Toronto, 26 October 2022 – Convergence, the global network for blended finance, launched the 6th edition of the State of Blended Finance report today. For the first time, this year’s report focuses on climate and provides an overview of the state of the market for both blended finance for mitigation and adaptation, including insights on deal and investor trends.
As the world gears up for COP 27, scaling the blended finance market will be especially critical for climate action. Climate-oriented blended finance transactions have accounted for 50% of all blended deals launched annually, accounting for an aggregate annual deal value of around $7 billion. However, the report found a significant decline in aggregate financing levels for climate in recent years – between 2019-2021, $14 billion was invested into climate blended finance transactions, compared to $36.5 billion between 2016-2018 – an over 60% decrease.
“At a time when the rhetoric around mobilizing private capital for climate action has been mounting, this decrease in blended finance flows towards climate was disappointing and unexpected,” says Joan Larrea, CEO at Convergence. “It’s a stark reminder that we must go from talk to action. Our hope is that we are at a tipping point and that the real-world data and opportunities presented in this report can act as a catalyst to get us to where we urgently need to be.”
Adaptation has been an underdeveloped area within blended finance for climate compared to mitigation but is on the rise. Only 14% of transactions to date have had a pure adaptation focus; however, in the last three years there has been a noticeable uptick in adaptation finance; investments into adaptation are 72% higher between 2019-2021 as compared to 2016-2018.
The wider blended finance market saw a recovery from its 2020 low point. The market rose to $7.1 billion in 2021 from $4.5 billion in 2020. The 2020 volume had marked a 50% drop compared to 2019, following the effects of the COVID 19 pandemic. However, investment activity in the energy sector declined over the last year, falling to 29% of transactions in 2021 from 37% in 2020.
The decrease in investment in climate blended finance can be partly explained by the many macroeconomic challenges facing developed and developing markets alike. The invasion of Ukraine by Russia has exacerbated supply blockages and fueled inflation, which will further dry up climate investment through blended finance as public and philanthropic capital pivots to other urgent humanitarian needs. Interest rate hikes implemented in many advanced economies to combat high inflation are further fuelling capital flight away from emerging markets.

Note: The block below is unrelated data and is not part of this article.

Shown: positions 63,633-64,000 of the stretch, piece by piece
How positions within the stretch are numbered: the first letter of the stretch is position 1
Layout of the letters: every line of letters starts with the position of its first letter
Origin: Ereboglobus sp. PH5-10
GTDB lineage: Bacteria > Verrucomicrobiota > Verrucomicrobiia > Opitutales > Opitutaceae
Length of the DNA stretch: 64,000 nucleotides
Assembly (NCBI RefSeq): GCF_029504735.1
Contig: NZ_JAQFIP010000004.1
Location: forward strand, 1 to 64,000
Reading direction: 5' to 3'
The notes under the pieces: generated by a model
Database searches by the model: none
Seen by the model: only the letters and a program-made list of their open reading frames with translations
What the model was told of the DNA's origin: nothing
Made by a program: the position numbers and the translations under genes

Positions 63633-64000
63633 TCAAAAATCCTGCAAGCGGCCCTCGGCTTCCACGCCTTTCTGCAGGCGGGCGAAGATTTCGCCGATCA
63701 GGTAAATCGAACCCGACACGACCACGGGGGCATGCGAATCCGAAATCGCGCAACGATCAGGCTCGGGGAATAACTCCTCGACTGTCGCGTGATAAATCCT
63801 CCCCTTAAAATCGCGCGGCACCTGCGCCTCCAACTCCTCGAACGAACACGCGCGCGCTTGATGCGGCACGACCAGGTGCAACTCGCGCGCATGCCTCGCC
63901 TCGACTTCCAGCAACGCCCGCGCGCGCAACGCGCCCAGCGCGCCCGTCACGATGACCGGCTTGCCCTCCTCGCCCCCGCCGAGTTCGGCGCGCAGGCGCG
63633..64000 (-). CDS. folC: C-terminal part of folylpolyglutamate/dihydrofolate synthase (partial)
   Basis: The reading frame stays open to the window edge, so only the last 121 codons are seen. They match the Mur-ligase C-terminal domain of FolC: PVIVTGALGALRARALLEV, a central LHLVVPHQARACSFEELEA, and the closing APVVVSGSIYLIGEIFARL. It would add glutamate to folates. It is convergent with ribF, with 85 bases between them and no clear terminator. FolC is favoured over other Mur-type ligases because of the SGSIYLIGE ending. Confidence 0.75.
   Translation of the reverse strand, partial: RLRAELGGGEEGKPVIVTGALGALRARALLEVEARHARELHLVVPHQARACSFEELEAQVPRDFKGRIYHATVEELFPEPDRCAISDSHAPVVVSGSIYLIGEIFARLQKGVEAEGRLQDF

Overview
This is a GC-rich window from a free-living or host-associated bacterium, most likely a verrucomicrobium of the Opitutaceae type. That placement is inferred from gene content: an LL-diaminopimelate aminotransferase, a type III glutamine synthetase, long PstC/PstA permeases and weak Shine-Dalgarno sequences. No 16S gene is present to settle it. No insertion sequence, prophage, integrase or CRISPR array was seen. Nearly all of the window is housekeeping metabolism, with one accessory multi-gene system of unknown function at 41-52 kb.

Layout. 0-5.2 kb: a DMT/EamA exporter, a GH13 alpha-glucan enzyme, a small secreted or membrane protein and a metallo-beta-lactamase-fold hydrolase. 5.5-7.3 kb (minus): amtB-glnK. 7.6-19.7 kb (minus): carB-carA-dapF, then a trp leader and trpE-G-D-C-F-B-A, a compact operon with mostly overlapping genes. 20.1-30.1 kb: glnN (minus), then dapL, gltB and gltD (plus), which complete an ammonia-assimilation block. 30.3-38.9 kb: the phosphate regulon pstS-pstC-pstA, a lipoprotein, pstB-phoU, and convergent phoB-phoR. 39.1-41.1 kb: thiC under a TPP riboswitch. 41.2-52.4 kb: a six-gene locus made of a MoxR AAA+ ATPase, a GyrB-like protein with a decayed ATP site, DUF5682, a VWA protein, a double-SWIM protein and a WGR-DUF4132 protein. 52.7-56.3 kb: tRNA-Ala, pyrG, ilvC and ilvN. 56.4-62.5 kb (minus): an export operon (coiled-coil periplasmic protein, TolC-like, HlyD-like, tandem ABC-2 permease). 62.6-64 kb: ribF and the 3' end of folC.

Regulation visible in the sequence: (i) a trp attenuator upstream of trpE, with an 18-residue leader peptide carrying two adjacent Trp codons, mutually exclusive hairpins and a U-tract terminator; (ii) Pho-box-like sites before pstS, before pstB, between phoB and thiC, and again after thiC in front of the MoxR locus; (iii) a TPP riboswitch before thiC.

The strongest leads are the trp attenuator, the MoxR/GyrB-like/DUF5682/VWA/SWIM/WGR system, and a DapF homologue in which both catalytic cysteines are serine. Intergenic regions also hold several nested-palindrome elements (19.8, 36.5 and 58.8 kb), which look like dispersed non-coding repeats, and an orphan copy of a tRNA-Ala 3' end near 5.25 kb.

"The recent exogenous shocks have contributed to the redirection of climate and development capital. The macroeconomic turbulence that has ensued has only further increased the risk profiles of developing countries that already find it difficult to attract private investment. Here is where blended finance has a tremendous opportunity; in modulating investment risk. Increasing the implementation of blended finance for climate transactions, makes it possible to immediately respond to changing market conditions and create more investable assets in developing economies, thereby strengthening local markets and ensuring that funding for climate is not diverted in response to the types of shocks that we’ve seen," says Nnamdi Igbokwe, Head of Knowledge and Thought Leadership at Convergence.
However, the decline in climate blended finance cannot be attributed to macroeconomic shocks alone. The report points to the lack of strategic coordination and unguided implementation of high-level capital mobilization plans, which has impacted the ability to deliver on funding targets. At the same time, the public sector’s use of concessional capital to catalyze the private sector has been inefficient and ineffective, with capital deployment that is not strategic, too small, too inflexible, and too fragmented.
In addition to the data trends, the report identifies several challenges and recommendations to increasing blended climate transaction as well as expert commentary from Swiss Re, the Nature Conservancy, Shell Foundation, and much more.
Analysis in the report draws from Convergence’s Historical Deals Database, the largest and most detailed database of historical blended finance transactions, comprised of 759 blended finance transactions (359 of which are climate-focused) with an aggregate value of $169.5 billion across all transactions ($108 billion climate-focused).
Convergence is the global network for blended finance, and generates blended finance data, intelligence, and deal flow to increase private sector investment in developing countries. Our global membership includes public, private, and philanthropic investors as well as sponsors of transactions and funds. We offer this community a curated, online platform to connect with each other on blended finance transactions in progress, as well as exclusive access to tailored trainings and original knowledge products such as case studies and reports. To accelerate advances in the field, Convergence also provides grants for the design of blended finance solutions that could attract private capital to global development at scale.
Head of Communications, Convergence
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